For an active cohort of citizens who have championed the preservation of undeveloped land across the county for open space, wildlife habitat, watershed protection and agricultural use, the introduction of active recreational uses like mountain biking and horseback riding represents a betrayal.

What became known as the Guilford County Open Space Program dates back to 1997, when a group of citizens began meeting to discuss how to address the rapid disappearance of natural areas in the county.

Janice Siebert addressing county officials


The Guilford County Commission officially instituted the open space committee as a subcommittee of the parks and recreation commission in 2000, and county voters approved a $10 million bond referendum to purchase properties for preservation in 2004. In the late 2000s, members of the open space committee identified and walked prospective properties. They found property owners who were willing to donate land to the program or sell below market value. Since 2004, the county has purchased 14open-space preserves and spent virtually all of the $10 million bond.

“I believe [the county commissioners] are proceeding in a way that contradicts the program’s established mission,” Janice Siebert, co-president of the League of Women Voters of the Piedmont Triad, told county officials during the June 25 meeting. “I believe the taxpayers are being misled and that landowners are being betrayed. Voters approved a $20 million bond referendum in 2004 to provide $10 million to be spent for parks and $10 million for open space preserves. There’s a difference between a park, passive or not, and a preserve. The purpose of open space preservation as stated at the time of the referendum is keeping natural land in perpetuity… to protect water quality, provide flood control, allow groundwater to recharge, provide noise and additional buffers, preserve wildlife and plant habitats.”

Mark Gatehouse, a mountain biker who has supported the open space program since its inception in 1997, said that definition doesn’t tell the whole story. It’s true that the purpose of the open space program is to protect natural land in perpetuity, he said, but it’s also true that the program was pitched to voters as providing “trails for non-motorized vehicles.”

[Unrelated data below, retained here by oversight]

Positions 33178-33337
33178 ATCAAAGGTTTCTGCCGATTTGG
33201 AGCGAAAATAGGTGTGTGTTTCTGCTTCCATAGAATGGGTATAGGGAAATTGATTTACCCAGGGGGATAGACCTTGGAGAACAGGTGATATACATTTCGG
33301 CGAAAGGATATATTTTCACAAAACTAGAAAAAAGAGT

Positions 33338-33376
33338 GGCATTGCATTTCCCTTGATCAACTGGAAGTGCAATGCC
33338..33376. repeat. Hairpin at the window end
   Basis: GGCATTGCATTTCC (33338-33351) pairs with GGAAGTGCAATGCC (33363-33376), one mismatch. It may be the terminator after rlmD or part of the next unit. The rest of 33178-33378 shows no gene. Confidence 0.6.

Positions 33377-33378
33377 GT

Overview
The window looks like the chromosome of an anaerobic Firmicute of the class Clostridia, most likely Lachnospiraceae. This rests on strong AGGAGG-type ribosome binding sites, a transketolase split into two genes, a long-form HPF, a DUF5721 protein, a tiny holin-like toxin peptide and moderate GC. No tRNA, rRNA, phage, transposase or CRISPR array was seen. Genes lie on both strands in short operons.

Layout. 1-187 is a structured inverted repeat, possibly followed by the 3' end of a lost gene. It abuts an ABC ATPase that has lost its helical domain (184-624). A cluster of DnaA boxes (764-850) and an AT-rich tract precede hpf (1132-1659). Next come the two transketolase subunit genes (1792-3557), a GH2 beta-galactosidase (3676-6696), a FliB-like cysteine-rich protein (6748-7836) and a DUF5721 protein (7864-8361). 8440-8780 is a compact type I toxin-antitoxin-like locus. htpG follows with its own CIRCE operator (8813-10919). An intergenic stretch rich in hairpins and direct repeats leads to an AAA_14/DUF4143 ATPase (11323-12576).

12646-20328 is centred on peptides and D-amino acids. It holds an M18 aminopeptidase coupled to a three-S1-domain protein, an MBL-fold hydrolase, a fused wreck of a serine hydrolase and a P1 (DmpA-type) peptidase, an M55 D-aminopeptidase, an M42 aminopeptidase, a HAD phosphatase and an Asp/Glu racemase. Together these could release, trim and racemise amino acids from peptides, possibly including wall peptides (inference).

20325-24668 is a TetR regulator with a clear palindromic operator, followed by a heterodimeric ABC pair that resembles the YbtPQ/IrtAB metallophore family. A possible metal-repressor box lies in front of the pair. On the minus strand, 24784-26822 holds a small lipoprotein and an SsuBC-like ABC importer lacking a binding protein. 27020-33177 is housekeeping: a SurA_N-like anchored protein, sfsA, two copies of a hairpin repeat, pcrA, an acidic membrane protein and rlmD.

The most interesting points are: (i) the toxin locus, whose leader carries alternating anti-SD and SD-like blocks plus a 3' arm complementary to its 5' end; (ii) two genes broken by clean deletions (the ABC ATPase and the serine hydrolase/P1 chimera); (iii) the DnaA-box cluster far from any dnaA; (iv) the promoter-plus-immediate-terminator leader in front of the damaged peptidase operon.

“The recent claim that mountain biking is not compatible with the preserve and that taxpayers are bending the rules is false,” Gatehouse said at the meeting. “The taxpayers who are being betrayed are the cyclists. The mountain-biking community, again, was a major supporter of the bond issue. We’re not a narrow special interest.”

Identifying himself as someone who works for a Fortune 250 company in Guilford County and hires for “the type of high-paying jobs which Guilford County aspires to capture,” Gatehouse publicly urged county commissioners to lift a prohibition on mountain biking in the county’s open space preserves. Judging by a map, shown at the June 25 meeting at the library that indicates that the south-central area of the Rich Fork Preserve will be set aside for mountain biking, the cyclists appear to have found a receptive audience with elected officials and county staff.

While county officials and staff have signaled a willingness to allow active recreational uses like mountain biking on properties purchased through the open space program, the very term “open space” has been systematically scrubbed out of official recognition, to the extent that county officials don’t even acknowledge the existence of minutes that the open space committee scrupulously maintained for 15 years.

The first hint that the county’s commitment to open space was wavering came with the April 2014 resignation of Alex Ashton, the county’s open space coordinator. Ashton, who now works as a leasing manager for UNC-Chapel Hill’s property office, declined to comment about his departure.

Jack Jezorek, who chaired the open space committee during the 2004 bond referendum and continued to serve on the committee through its sudden demise at the end of 2014, praises Ashton for his competency and dedication, as do many volunteer members of the now defunct committee.

“He could see that he wasn’t going to be promoted or get an advanced position commensurate with his experience or education,” Jezorek said. “Towards the end of his tenure he was only working three days. He decided to leave and find something better.”

County government has undergone extensive change, not the least of which involved Republicans taking control of the commission in 2012, following a redistricting plan imposed by the NC General Assembly. A new crop of elected representatives came into office that year, and they took a critical look at the open space program. The county’s administrative leadership was also in transition; the new commissioners had scarcely been seated for two months when County Manager Brenda Jones Fox retired in February 2013.

“We’ve had some things brought before the board — the parks and recreation board along with the board of commissioners — as to how to move these open space properties forward,” Commissioner Alan Branson, a Republican elected in 2012, told his fellow commissioners during a January 2014 meeting. “I feel like we have failed somewhat in the design application as to where we’re gonna go and what we’re gonna do with these parcels and properties over the next eight to 10 years, or two years, whatever the case may be.”

The county commission quietly undercut the open space committee’s influence through a unanimous vote to amend the bylaws of county’s parks and recreation commission in January 2014.

“We’ve made some changes in the bylaws to incorporate open space and more clearly delineate the role of the open space subcommittee under the parks and recs commission,” Facilities, Parks and Property Management Director Rob McNiece told commissioners at the time.